This isn’t a question of desire, it’s one of solidarity. You might not like heels. They might even turn you off for whatever reason. But as people who are routinely marginalised we usually try to adopt a principle of not treading on your fellow weirdos in an attempt to make it. That kind of behaviour is called assimilation and heteronormativity. Your desires may be your own to interrogate, but when you join in a chorus of public bigotry expect to be told just how bad your private reasoning is. Especially when it’s so painfully obvious that you’re trying to get a media career out of this.

So-called men in heels are not making anything difficult for you; they won you the rights you enjoy today. If you want someone to blame for any homophobia you experience, try a homophobe.

There are those of us who have become distanced from the gay-male community precisely because this brand of heteronormativity is the norm. It’s feeble and it’s sickening (not in a good way). And it’s certainly unworthy of the struggle that brought us to the social standing we enjoy today. Instead we are queers. Those who are told we’re not normal even by the Daniels of this world. Those femmes who wear heels, lashes and make-up for your entertainment, but you wouldn’t be caught dead with in the street.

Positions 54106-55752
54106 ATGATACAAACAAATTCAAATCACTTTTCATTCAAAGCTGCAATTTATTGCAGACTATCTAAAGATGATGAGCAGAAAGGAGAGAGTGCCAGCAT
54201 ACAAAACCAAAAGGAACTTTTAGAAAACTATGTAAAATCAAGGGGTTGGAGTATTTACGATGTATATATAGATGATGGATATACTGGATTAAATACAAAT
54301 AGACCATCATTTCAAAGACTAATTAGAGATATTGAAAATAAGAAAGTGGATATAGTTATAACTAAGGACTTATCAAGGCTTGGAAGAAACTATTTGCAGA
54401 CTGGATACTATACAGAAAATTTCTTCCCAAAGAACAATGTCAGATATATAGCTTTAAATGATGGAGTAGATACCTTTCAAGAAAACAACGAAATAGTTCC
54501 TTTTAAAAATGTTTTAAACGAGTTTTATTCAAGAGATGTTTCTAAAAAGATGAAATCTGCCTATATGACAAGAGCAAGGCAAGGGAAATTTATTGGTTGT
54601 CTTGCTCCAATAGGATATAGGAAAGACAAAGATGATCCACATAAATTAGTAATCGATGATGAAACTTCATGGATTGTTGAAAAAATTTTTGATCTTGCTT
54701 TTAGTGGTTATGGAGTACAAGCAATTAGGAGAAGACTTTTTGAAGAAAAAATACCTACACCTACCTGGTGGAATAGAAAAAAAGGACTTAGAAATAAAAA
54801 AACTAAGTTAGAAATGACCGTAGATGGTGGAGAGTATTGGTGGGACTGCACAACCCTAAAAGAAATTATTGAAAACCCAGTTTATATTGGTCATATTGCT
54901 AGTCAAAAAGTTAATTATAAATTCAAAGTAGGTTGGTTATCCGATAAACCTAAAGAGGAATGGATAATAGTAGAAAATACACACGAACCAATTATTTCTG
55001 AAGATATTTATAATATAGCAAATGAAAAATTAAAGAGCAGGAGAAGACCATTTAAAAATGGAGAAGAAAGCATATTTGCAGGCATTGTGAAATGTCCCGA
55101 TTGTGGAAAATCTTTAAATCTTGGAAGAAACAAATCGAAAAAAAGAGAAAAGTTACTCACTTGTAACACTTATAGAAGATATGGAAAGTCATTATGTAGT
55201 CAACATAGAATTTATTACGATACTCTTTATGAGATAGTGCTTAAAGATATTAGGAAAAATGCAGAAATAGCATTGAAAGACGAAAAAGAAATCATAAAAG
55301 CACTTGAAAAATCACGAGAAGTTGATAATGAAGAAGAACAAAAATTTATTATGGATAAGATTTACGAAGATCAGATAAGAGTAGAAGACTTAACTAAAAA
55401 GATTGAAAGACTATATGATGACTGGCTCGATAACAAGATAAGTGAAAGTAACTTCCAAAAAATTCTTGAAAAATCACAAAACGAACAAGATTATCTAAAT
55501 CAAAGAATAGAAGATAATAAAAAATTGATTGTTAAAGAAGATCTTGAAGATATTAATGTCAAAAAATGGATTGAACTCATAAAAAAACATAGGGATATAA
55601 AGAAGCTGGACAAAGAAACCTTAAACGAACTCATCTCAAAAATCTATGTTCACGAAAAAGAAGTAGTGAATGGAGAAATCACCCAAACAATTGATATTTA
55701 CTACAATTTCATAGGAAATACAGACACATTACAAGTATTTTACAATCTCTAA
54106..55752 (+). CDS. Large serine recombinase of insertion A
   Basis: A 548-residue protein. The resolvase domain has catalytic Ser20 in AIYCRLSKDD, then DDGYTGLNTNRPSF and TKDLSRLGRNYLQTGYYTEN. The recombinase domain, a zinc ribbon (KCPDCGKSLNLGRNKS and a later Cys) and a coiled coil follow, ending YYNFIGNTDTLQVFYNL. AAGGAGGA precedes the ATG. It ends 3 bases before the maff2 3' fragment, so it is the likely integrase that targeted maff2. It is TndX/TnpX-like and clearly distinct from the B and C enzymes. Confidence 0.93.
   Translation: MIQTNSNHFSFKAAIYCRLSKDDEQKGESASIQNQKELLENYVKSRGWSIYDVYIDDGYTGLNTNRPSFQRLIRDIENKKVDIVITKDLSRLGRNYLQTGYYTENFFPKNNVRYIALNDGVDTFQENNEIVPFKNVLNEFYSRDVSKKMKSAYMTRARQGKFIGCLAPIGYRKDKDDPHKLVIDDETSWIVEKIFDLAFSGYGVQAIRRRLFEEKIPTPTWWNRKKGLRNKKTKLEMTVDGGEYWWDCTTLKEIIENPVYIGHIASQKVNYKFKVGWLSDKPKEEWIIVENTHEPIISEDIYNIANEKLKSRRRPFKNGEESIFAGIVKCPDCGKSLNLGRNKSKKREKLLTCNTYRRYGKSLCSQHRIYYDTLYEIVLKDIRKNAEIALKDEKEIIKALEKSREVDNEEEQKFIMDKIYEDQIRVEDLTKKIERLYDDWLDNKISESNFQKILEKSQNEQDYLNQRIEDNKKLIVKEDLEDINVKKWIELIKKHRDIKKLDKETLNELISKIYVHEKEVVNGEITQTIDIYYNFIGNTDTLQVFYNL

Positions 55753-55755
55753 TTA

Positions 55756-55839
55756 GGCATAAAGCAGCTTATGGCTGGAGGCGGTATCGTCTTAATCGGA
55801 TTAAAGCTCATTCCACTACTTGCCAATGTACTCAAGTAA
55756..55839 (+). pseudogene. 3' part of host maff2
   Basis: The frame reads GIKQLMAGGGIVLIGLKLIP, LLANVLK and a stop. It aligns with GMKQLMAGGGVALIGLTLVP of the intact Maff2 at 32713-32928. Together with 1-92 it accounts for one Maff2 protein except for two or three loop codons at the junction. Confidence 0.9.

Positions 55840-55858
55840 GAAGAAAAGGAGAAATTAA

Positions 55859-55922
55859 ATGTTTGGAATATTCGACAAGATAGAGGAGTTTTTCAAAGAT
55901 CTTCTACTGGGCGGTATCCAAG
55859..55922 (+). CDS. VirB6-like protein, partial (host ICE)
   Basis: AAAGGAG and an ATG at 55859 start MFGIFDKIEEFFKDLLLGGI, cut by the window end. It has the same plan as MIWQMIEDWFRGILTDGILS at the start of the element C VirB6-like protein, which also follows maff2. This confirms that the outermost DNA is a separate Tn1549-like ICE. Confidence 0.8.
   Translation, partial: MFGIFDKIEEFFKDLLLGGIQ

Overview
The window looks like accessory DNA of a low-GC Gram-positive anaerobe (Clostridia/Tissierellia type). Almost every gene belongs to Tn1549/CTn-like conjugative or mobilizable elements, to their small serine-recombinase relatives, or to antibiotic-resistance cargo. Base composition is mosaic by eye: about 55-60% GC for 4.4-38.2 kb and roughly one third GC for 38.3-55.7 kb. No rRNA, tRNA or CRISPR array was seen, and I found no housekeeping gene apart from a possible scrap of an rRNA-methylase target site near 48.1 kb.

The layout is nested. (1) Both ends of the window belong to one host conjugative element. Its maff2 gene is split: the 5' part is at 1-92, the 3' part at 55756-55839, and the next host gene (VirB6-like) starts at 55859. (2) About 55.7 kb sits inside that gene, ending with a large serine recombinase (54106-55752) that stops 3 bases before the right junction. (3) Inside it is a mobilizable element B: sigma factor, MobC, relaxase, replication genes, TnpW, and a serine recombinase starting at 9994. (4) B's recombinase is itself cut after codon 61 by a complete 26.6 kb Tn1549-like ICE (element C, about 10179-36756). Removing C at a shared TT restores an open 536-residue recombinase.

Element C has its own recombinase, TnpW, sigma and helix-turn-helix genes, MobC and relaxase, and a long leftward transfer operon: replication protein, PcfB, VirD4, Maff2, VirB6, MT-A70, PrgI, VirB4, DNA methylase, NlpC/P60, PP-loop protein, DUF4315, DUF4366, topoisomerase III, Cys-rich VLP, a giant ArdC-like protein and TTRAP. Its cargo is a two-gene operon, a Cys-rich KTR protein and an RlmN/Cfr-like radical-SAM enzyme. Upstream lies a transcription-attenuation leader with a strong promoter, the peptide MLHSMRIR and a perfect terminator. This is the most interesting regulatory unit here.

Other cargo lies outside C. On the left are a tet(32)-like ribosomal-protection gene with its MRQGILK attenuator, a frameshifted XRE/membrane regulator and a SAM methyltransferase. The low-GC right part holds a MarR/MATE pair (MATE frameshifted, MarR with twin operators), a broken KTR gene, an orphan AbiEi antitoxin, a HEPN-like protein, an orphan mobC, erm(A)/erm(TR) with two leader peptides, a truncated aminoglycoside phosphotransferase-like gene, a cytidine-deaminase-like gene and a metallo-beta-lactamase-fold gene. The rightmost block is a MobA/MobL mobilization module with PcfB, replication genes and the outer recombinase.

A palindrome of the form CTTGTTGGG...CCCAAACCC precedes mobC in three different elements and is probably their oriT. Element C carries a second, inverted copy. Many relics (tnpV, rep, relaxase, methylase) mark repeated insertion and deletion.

The next time there is a Stonewall riot we’ll remember you were on the side of the police.

Resist! is a new collection of writing edited by Ray FilarI have a chapter in the book entitled Communities of defence: legal political organising after the riots which draws on my work with Defend the Right to Protest and other campaign groups to ask where we could have played a role during the August 2011 riots and how we can learn from our failings.

It is available as a free ebook or to purchase as paperback from Lawrence and Wishart

The tragic killing of Michael Brown has proven to be a world changing event. So many people on both sides of the Atlantic are now conscious of a the long running epidemic that is the state sanctioned killing of people of colour. We are now at a point where this widespread devaluation of black lives calls into question entire systems of violence.